The Enemy of Productivity

Multi tasking is not a skill, it's a detriment to getting things done. It kills productivity. It stifles creativity, and it's the complete opposite of focus. It's physically impossible to do two things at once, unless one of them is mindless like walking or breathing. Even when talking or listening, we actually have reduced attention span and won’t hear or say things as well if we are trying to do other things at the same time. So when we are “multi tasking"  we aren't doing two things at once, we are just switching our brain rapidly from one task to another. Which this makes it virtually impossible to concentrate. We scan the crowd when in a conversation, we check email incessantly while working on an important project and we get......So. Little. Done. Not acceptable!

It's best to sit down and do one thing at a time, and then move on to the next. If we completely finish something, it can be out of our brain and we can use all our energy and attention to tackle the next project and complete it. If you struggle with concentration, try these two simple techniques to improve your focus.

1. Set a timer. 

Don’t try to go all out and concentrate for an entire day. If you aren’t used to it, you will be fighting your brain the entire time trying to maintain the willpower to keep your thoughts and mouse from wandering. Instead, give yourself 30 minutes where you will be ultra focused and allow yourself to do absolutely nothing but the task at hand. That amount of time is manageable for you to focus, and then you can take a break and do little tasks. Then try another 30 minutes, then another, and eventually you will have learned to control your impulses to do lots of things at once.

2. No interruptions.

turn off your wi-fi, cell phone, alerts and lock your door. Yes we usually sabotage ourselves by checking email, texting etc. But a huge amount of interruptions are generally from the outside as well. You can control that. Take a break. Unplug, and be productive. If you are afraid of missing something important, let people know that you won’t be available so they can contact you later. Tell them you have a dead zone from 2-4pm every day, and then disappear into your project. Even just two hours of focused work is better than an entire 8 hour day with too many water cooler conversations, internet surfing and bathroom breaks.

When you are engrossed in your work with zero interruptions, you will find yourself refreshed and much more productive.  Try it out!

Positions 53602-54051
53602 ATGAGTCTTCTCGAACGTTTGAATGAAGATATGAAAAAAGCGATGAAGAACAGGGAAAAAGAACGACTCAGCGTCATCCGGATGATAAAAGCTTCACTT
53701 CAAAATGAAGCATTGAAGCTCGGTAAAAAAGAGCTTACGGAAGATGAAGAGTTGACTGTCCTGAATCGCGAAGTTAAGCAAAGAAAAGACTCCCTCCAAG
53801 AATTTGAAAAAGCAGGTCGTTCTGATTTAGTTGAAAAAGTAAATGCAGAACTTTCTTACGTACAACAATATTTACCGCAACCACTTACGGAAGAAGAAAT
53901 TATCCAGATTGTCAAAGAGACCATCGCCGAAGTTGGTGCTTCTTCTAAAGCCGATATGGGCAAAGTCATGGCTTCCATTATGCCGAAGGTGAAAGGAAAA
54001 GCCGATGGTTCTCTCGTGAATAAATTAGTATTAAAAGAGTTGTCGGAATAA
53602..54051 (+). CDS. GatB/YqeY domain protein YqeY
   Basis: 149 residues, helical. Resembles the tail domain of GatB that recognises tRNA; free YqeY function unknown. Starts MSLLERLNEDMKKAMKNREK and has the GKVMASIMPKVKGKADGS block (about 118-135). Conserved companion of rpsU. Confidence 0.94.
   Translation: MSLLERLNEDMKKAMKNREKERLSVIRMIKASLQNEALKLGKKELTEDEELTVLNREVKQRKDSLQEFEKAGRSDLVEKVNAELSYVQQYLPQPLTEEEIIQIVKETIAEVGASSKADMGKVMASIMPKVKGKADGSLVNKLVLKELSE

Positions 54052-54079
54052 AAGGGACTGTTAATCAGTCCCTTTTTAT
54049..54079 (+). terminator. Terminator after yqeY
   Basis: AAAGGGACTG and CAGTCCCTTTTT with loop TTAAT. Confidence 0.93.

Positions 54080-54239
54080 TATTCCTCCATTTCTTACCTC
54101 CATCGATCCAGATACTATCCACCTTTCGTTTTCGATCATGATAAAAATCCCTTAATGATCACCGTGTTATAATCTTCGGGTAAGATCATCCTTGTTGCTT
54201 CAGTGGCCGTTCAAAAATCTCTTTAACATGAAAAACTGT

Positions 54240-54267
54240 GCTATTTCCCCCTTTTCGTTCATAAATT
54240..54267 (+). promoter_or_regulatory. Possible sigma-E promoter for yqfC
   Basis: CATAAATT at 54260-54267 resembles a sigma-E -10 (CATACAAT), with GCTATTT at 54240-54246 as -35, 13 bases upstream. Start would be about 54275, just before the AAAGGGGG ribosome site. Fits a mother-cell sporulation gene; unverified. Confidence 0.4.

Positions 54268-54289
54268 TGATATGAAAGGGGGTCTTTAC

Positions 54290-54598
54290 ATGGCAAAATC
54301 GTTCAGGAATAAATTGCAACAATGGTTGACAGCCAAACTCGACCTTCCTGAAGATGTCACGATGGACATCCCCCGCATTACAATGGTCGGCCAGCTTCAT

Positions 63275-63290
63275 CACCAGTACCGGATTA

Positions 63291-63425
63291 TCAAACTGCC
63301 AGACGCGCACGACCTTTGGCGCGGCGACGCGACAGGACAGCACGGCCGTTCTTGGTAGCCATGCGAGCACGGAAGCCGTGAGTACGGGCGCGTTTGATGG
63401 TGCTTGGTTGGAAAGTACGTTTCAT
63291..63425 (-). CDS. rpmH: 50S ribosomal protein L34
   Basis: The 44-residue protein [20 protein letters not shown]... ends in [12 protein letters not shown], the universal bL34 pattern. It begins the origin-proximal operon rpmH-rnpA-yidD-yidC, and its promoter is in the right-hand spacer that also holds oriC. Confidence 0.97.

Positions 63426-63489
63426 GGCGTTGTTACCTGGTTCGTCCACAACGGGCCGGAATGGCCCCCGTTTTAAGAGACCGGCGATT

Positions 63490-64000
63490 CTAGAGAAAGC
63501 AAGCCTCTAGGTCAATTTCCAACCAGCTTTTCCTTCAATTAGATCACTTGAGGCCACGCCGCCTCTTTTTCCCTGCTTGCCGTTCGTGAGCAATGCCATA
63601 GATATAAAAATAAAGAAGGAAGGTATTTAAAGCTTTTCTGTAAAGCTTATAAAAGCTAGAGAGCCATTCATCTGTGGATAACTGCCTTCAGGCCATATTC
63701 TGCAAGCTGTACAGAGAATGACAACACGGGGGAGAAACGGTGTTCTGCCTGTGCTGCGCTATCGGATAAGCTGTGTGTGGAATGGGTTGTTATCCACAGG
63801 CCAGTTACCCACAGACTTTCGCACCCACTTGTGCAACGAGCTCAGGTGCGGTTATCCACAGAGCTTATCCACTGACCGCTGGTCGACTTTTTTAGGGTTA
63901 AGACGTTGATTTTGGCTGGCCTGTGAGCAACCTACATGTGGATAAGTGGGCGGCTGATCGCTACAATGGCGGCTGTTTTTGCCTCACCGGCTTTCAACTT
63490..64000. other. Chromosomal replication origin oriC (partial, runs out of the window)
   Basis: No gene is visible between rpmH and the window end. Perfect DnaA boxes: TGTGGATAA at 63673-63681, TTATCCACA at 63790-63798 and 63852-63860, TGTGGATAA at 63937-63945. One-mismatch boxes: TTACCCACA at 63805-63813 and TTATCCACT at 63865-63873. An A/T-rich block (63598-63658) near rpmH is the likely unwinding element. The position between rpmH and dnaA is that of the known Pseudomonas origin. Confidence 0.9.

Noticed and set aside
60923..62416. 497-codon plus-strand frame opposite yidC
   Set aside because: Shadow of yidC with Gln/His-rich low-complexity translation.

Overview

How to be a good listener in 6 (not so simple) steps

Connected and engaged listening is an incredible skill. Good listening can be awfully difficult, but as it’s practiced, it will  become a habit. It’s beneficial to every relationship because people need to feel they are being heard and understood. If you can do this consistently and well, you will have learned a great way to show love. To listen well, you must first want to listen. Force yourself to be engaged in the conversation whether you’re interested or not. If you're going to undertake a conversation, don’t do it half heartedly. It’s disrespectful and deceitful to have your mind occupied elsewhere as you pretend to be listening. Whatever method you take for capturing your thoughts and creating the desire to be engaged, do it!

Now that you've cultivated the desire to hear what the other person has to say, it's only reasonable that you Do NOT engage in other activities while you are listening. It makes the other feel uncomfortable and unimportant. Multi tasking is indeed a skill, but there are certain times that full and complete attention to one thing is worth the effort. This is one of those areas. Regardless of whether you did hear them amidst your project, the speaker feels as though you didn’t.

It's uncomfortable at first, but it speaks volumes if you maintain eye contact. We have all experienced telling a story, where we get distracted because we wonder what on earth is behind us, to our right, left and above us. Flies? Bubbles? Angels? People’s eyes dart all over the place, and we rush to finish the story as soon as possible. Their lack of eye control makes us assume they're looking for the nearest exit. It takes self control to maintain eye contact, but it's worth developing.

Okay so this one requires some serious self control. Hold your tongue until there's a good pause to insert your comments. Don’t interrupt! People need to feel they have been heard. When you don’t allow them to finish their sentence, you are telling them, you don't care what they have to say.

When you do interject with your own thoughts, first off, acknowledge what was said, and then talk in the same streams of thought. Don’t completely change the subject, until you have given it a little attention, to show you were indeed interested. You can do this, by sharing a similar experience, or by asking good questions. Another facet of this is to mimic their feelings and body language in your own facial expressions and gestures, while they're talking. It shows your engaged, and empathetic.

That's a significant amount to think about as someone is telling you about their trip to the mall, or recent family reunion but the return on investment is huge. That person will walk away feeling loved, important, and special. So to recap......

To Listen Well:

1. create the desire to listen

2. don’t engage in other activities

3. maintain eye contact

4. don’t interrupt

5. acknowledge what they said

6. mimic body language

“People won't remember what you did or said, but they will remember how you made them feel" unknown author